These instructions will show you, with step-by-step videos, one of the fundamental skills of building DIY solar energy systems: how to connect a solar panel to a battery.
In the end, you’ll be charging your 12-volt battery, or more, with free solar power.
(If that doesn’t get your blood pumping…I don’t know what will.)
good. Let’s get to it!
materials & tools
Note: I’ve listed the sizes I used and linked to either the exact materials I bought for my setup or materials that are compatible with it. Feel free to copy my setup. Otherwise, adjust the sizes of your components for the amount of current that’ll be flowing through your system.
- 100 watt 12 volt solar panel
- 12 volt battery
- renogy wanderer 30a solar charge controller
- 12 gauge wire
- 12 gauge wire connectors
- mc4 solar adapter wires
- mc4 solar extension wires (if needed)
- fuse 15 amp mc4 inline
- 20 amp inline blade fuse holder
- heat shrink tubing
- safety glasses
- Wire stripper
- Wire crimper
- Wire cutter
- Heat gun
step 1: understand the wiring diagram
here is the wiring diagram showing how to connect a solar panel to a battery:
It’s important to understand the following:
- Do not connect a solar panel directly to a battery. doing so can damage the battery. instead, connect the battery and solar panel to a solar charge controller.
- It is recommended that you fuse your system. best safety practices, y’all! place a fuse between the positive terminal of the battery and the charge controller. place another one between the positive cable of the solar panel and the charge controller.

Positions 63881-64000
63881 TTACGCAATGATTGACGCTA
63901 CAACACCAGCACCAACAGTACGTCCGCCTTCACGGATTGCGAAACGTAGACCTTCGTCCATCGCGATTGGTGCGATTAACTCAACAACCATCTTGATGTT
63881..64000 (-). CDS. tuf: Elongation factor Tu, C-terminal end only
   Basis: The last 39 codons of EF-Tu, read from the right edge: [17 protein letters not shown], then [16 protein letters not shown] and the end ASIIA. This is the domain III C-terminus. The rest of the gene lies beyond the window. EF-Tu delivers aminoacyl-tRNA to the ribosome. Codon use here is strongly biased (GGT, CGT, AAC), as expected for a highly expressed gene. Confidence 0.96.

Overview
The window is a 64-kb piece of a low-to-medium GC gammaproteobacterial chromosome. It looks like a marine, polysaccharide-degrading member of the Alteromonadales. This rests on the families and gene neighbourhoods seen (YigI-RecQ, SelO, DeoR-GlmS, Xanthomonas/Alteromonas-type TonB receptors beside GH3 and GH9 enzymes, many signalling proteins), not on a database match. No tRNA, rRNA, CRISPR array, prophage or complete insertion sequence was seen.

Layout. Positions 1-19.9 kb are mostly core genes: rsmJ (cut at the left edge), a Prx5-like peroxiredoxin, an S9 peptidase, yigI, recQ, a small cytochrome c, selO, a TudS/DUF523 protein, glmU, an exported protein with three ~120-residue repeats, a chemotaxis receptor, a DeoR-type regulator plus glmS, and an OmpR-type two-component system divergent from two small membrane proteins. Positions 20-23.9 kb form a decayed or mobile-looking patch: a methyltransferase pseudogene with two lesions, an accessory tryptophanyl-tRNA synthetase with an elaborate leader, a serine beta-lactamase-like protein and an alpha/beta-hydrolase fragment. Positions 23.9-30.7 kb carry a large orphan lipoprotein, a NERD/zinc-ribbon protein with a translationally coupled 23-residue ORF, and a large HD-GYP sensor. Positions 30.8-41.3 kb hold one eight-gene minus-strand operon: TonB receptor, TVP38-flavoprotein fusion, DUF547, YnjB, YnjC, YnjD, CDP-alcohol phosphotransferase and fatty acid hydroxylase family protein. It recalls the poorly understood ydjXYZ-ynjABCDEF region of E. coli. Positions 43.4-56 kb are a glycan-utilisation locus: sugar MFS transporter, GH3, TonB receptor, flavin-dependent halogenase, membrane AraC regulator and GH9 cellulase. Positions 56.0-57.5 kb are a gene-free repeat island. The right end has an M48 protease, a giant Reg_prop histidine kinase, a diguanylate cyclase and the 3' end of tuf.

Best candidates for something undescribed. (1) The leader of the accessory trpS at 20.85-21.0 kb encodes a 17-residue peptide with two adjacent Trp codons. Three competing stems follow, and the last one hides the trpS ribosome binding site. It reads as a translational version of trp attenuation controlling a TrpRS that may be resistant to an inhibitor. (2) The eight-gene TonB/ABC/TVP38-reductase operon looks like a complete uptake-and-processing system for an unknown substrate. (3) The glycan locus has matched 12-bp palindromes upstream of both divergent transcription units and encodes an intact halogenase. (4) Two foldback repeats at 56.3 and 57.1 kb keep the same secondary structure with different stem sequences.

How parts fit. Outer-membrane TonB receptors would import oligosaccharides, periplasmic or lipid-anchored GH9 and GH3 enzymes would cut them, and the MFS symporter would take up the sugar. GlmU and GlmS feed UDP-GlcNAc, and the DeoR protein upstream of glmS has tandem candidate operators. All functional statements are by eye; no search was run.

step 2: make the battery cables
I didn’t have any pre-made battery cables lying around. so I decided to save some money and make my own.
Turns out it’s pretty easy. this is how i did it:
Cut two pieces of wire to the length you want and strip both ends. (I made one a little shorter to take into account the fuse I’m going to put in it).
Place the fuse in the fuse holder. use our fuse size calculator to find the correct fuse size.
Connect one of the wires from the fuse holder to the shorter wire on the battery with the wire connector of your choice. (I used a 12-10 gauge butt splice connector).
Wrap the connector with heat shrink tubing and a heat gun.
slide a piece of heat shrink tubing onto each battery cable (before crimping the terminal connectors…don’t forget until later, like I did 😅).
then crimp the battery terminal connectors onto the battery cables and wrap the connections with heat shrink film. look at your battery terminals to find out what size connectors to use. mine uses 1/4″ ring terminals.
complete battery cables!
Now they’re ready to be connected. ⚡
step 3: connect the battery to the charge controller
Note: I’m wearing my gloves and safety glasses right now because places like Advanced Auto Parts recommend using them when working on batteries.
Follow the instructions in your charge controller’s manual to connect it to the battery. I’ll show you how to connect the charge controller I used, the renogy wanderer:
Connect the negative battery cable, the one without a fuse, to the battery “-” terminal on the charge controller.
Connect the positive battery cable, the one with the fuse, to the “+” terminal of the battery. (renogy recommends connecting the battery cables to the charge controller before connecting them to the battery).
Connect the battery cables to the battery terminals: negative first, then positive. Before connecting the positive cable, I like to touch it to the positive terminal of the battery because sometimes there will be a little spark.
Your charge controller should turn on or illuminate to indicate that the battery is properly connected. for example, mine has a light that turns on.